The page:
It’s been absolutely ages since I posted on here and so, to prove that I ain’t died, here’s another look into some of the weirdness of the German left. First though I would like to point out that there are completely non-weird sections of the German left and that, from what I can tell Rote Hilfe is generally in the non-weird camp. Just look at stuff that groups like the FAU are up to, especially their support of migrant labour earlier this summer, and you’ll see that they aren’t all bonkers. Not by any means.

However! Not at all bonkers stuff is less fun to write about. So here are a couple of letters from the latest issue of the Rote Hilfe Zeitung. The Rote Hilfe is an organisation something akin to the Anarchist Black Cross in the UK. An organisation that exists to support people facing repression and imprisonment at the hands of the state. Especially people arrested for political activities. Good stuff. 🙂

However there is a really weird debate ongoing about whether to support people who have been lifted over the term “ACAB”. I think it dates back to around 2012 where some people were criticising the phrase and coming up with all manner of twisty ways to criticise its use. (I actually just think that someone’s dad was a pig and they were looking for a philosophical excuse not to think he was a bastard.) Back in 2012 there was a motion to stop the RH from supporting people arrested for calling pigs bastards. It was rejected, because clearly the people involved in RH aren’t all loony tunes, and things moved on. Recently however someone had been arrested for something to do with the slogan ACAB. (It’s crazy that you can be arrested for hurting a pig’s feelings here. Seriously, dudes, get another job if you can’t handle people throwing words at you!) This person was then only offered limited support because of the use of “ACAB”. Which has led to an ongoing debate in the pages of the Zeitung.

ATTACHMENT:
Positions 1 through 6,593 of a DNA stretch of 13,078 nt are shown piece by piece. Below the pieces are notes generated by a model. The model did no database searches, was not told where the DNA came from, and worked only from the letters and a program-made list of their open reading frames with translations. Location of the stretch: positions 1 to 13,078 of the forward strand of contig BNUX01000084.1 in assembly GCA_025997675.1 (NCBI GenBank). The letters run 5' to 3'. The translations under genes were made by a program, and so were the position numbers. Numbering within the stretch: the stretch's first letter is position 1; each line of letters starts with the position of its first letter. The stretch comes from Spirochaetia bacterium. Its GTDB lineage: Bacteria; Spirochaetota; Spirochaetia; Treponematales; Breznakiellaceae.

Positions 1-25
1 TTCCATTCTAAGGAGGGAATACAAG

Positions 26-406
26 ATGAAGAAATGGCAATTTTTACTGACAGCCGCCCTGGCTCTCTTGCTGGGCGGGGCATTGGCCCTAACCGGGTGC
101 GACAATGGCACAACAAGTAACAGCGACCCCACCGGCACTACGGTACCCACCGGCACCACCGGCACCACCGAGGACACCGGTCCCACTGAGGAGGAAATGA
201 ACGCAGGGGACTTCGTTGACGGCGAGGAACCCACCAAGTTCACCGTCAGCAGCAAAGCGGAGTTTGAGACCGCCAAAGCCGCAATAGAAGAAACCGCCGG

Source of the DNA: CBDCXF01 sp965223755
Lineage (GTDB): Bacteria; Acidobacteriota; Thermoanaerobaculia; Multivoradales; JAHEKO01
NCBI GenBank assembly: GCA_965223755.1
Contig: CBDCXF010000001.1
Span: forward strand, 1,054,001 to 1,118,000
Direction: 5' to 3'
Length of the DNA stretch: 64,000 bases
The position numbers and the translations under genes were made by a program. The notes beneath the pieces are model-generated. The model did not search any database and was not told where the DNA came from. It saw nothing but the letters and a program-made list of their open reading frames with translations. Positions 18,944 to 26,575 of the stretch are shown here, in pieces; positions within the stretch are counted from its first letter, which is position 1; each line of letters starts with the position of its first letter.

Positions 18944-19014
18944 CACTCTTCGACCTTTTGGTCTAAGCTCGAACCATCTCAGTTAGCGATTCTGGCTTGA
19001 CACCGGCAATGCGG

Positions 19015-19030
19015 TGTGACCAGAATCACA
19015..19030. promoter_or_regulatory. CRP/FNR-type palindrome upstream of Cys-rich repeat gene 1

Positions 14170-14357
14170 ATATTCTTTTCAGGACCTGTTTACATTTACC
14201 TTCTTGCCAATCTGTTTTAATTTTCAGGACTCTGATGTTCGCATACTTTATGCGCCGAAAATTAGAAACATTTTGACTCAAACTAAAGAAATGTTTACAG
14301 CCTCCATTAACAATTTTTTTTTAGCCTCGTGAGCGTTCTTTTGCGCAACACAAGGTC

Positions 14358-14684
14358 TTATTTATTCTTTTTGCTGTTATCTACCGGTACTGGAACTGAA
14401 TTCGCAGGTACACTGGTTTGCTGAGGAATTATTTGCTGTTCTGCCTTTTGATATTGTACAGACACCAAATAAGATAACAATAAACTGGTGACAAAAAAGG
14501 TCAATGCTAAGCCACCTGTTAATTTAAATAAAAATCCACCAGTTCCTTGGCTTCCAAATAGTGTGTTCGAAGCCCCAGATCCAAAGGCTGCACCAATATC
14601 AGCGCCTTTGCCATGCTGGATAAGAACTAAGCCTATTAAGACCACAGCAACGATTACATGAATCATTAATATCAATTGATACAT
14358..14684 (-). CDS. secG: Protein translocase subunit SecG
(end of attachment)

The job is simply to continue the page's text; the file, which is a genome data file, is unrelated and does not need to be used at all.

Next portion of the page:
My flatmate thought it would be funny to show me the two letters below and to giggle as I struggled my way to end of each sentence (Hey!German is fucking hard!) only to explode with a WTF??? before moving on to the next. I decided to write a quick response to the two letters which I’ve posted below along with an abortion of an attempt by Google to translate them.
Enjoy. XD

Oh, and before you start. A couple of things. First, if your German is better than mine (not hard!) and I’ve clearly misunderstood something, let me know. Ta. Secondly, if you’re reading this as a po-faced lefty and are getting upset that I’m not writing this like some kind of essay for a magazine that’s read by about 3 people chill.the.fuck.out. It’s a blog. 🙂

Now, press play and read on.

Peter aus Köln (seit 1974 in der RHD / Rote Hilfe e.V.)

I consider ACAB to be appropriate and understandable out of spontaneous anger or in reports that express this anger, as a slogan, as an expression of a political strategy, I would like to counter it.

As a political slogan, I reject it for the following reasons:

1. The designation of people as bastards doesn’t match mine Understanding ethics in a movement, which, in resistance to capitalist barbarism, aims at a more humane society. Also “class traitors”, in which different Meaning they also always defined and treated and treated are not bastards.


Ich halte ACAB aus spontaner Wut oder in Berichten, die diese Wut zum Ausdruck bringen für angemessen und nachvollziehbar, als Parole, als Ausdruck einer politischen Strategie, möchte ich ihr entgegentreten.Als politische Parole lehne ich sie aus folgenden Gründen ab: